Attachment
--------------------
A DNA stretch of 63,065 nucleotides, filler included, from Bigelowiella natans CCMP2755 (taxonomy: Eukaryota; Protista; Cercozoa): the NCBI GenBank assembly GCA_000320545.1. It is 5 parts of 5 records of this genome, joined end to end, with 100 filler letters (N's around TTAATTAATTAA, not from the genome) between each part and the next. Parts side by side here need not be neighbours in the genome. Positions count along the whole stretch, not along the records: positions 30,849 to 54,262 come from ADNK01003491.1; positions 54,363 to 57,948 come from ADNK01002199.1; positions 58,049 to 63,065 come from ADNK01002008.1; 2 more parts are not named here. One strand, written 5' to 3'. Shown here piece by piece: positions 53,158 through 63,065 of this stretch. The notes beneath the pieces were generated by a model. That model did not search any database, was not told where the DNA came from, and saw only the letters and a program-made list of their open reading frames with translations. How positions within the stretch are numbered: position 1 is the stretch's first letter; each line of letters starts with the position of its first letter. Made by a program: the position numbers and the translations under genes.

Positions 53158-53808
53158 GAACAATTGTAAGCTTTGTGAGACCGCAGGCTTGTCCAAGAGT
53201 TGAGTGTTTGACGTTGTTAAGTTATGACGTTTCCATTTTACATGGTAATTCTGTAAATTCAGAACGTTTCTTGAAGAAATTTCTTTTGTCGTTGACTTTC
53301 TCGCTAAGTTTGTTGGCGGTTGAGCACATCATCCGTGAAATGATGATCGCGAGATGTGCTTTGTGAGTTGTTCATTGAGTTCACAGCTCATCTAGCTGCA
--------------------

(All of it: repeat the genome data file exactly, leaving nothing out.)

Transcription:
A DNA stretch of 63,065 nucleotides, filler included, from Bigelowiella natans CCMP2755 (taxonomy: Eukaryota; Protista; Cercozoa): the NCBI GenBank assembly GCA_000320545.1. It is 5 parts of 5 records of this genome, joined end to end, with 100 filler letters (N's around TTAATTAATTAA, not from the genome) between each part and the next. Parts side by side here need not be neighbours in the genome. Positions count along the whole stretch, not along the records: positions 30,849 to 54,262 come from ADNK01003491.1; positions 54,363 to 57,948 come from ADNK01002199.1; positions 58,049 to 63,065 come from ADNK01002008.1; 2 more parts are not named here. One strand, written 5' to 3'. Shown here piece by piece: positions 53,158 through 63,065 of this stretch. The notes beneath the pieces were generated by a model. That model did not search any database, was not told where the DNA came from, and saw only the letters and a program-made list of their open reading frames with translations. How positions within the stretch are numbered: position 1 is the stretch's first letter; each line of letters starts with the position of its first letter. Made by a program: the position numbers and the translations under genes.

Positions 53158-53808
53158 GAACAATTGTAAGCTTTGTGAGACCGCAGGCTTGTCCAAGAGT
53201 TGAGTGTTTGACGTTGTTAAGTTATGACGTTTCCATTTTACATGGTAATTCTGTAAATTCAGAACGTTTCTTGAAGAAATTTCTTTTGTCGTTGACTTTC
53301 TCGCTAAGTTTGTTGGCGGTTGAGCACATCATCCGTGAAATGATGATCGCGAGATGTGCTTTGTGAGTTGTTCATTGAGTTCACAGCTCATCTAGCTGCA